“That would be these in the corner.” He strode across the lot. The woman followed. The boy stumbled along behind, thumbs on his smart phone, while the girl hugged herself and chattered her teeth.

Bob plunged a hand into the wall of greenery and pulled out a nine-foot Norway spruce.

The woman’s brows beetled. “I don’t know. I was hoping for something taller.” She leaned back to view its top. “What do you think, Rory?” She nudged her son’s calf with the toe of her boot. “Will it stand out in the great room?”

The boy jerked at the touch of her toe, rolled his eyes, dived back into his phone. She put her hands on her hips, head forward, and glowered.

“Maggie!” It came to him. “You’re Maggie Flensgaard, aren’t you?”

She snapped her head toward Bob, green eyes round with surprise. “I am Margaret Prescott.” She sniffed. “I haven’t been Maggie Flensgaard for . . . ever so long. And you”—her eyes flashed with recognition—“Bobby! Bobby Achtemeier. Is it really you?”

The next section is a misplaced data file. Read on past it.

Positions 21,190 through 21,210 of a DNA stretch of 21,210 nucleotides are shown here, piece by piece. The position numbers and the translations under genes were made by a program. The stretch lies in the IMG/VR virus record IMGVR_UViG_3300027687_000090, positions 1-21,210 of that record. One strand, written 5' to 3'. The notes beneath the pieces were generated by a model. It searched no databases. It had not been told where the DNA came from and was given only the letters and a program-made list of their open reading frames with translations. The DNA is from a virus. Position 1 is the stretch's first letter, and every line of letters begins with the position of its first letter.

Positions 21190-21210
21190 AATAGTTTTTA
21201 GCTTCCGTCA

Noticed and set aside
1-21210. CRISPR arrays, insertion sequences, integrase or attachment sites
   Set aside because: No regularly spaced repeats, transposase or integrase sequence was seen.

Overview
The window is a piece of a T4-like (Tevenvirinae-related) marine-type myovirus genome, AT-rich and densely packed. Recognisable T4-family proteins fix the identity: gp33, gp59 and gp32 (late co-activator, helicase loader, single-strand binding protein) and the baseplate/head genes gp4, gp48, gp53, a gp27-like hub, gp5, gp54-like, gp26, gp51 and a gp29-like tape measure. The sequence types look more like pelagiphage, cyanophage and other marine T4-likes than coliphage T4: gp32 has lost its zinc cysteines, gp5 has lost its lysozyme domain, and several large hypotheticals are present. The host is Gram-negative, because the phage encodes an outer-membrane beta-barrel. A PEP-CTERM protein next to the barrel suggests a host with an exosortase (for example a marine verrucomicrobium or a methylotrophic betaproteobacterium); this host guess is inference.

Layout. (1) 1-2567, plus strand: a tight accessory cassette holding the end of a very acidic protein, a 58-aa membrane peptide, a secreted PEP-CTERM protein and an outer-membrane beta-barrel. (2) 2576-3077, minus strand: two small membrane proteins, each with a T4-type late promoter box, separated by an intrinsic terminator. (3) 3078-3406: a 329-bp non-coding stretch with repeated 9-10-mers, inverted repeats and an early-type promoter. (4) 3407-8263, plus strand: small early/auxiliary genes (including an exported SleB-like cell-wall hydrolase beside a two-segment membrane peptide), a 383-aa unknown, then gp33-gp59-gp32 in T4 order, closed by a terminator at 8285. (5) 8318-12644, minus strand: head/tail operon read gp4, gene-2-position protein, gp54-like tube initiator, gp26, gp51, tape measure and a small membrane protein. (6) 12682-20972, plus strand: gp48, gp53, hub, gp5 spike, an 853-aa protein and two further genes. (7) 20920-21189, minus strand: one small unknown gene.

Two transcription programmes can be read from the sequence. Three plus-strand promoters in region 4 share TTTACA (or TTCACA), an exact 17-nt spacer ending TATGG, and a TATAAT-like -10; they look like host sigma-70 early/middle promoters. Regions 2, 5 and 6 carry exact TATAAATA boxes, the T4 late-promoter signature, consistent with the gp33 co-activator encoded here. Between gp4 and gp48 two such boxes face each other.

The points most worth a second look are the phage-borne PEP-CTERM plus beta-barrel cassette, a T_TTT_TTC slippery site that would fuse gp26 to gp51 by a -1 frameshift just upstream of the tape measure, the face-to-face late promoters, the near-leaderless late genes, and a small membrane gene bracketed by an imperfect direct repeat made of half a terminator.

“Rory, look!” The girl’s eyes glowed with interest. “It’s Mom’s old boyfriend.”

The boy looked up from his phone.

“Shush, you. Mister Achtmeier happens to be an old school chum. From way back, isn’t that right, Bobby?” 

“Not all that long ago, Mags. But things are way different now, I guess.” Your tangled brown hair has become smooth and chestnut, with hints of auburn and whispers of silver. What was wild is now controlled, and controlling.

The girl looked up at Bob. “Hi, I’m Veronica. You can call me Ronnie. All my friends do.” Her brown eyes sparkled above the black virus mask.

She must be thirteen. Going on twenty. “Pleased to make your acquaintance.”

Ronnie punched Rory in the arm. “Dolt! Show some respect to your elders.” Whoops, back to thirteen.

Rory raised his hand to slug her back.

“Stop it, you two.” Maggie sighed. “What’s it been, Bob? Twenty years?”

He snorted. “Good deal more than that, my dear. I won’t say how long. Little pitchers have big ears.” 

“They know I had them late in life,” she muttered. “They may not know exactly how late.” Her eyes rested on him, took him in. “Look at you. I thought you’d wind up a tycoon.” 

He spread his arms to span the Bob’s Trees empire. “Exhibit A.”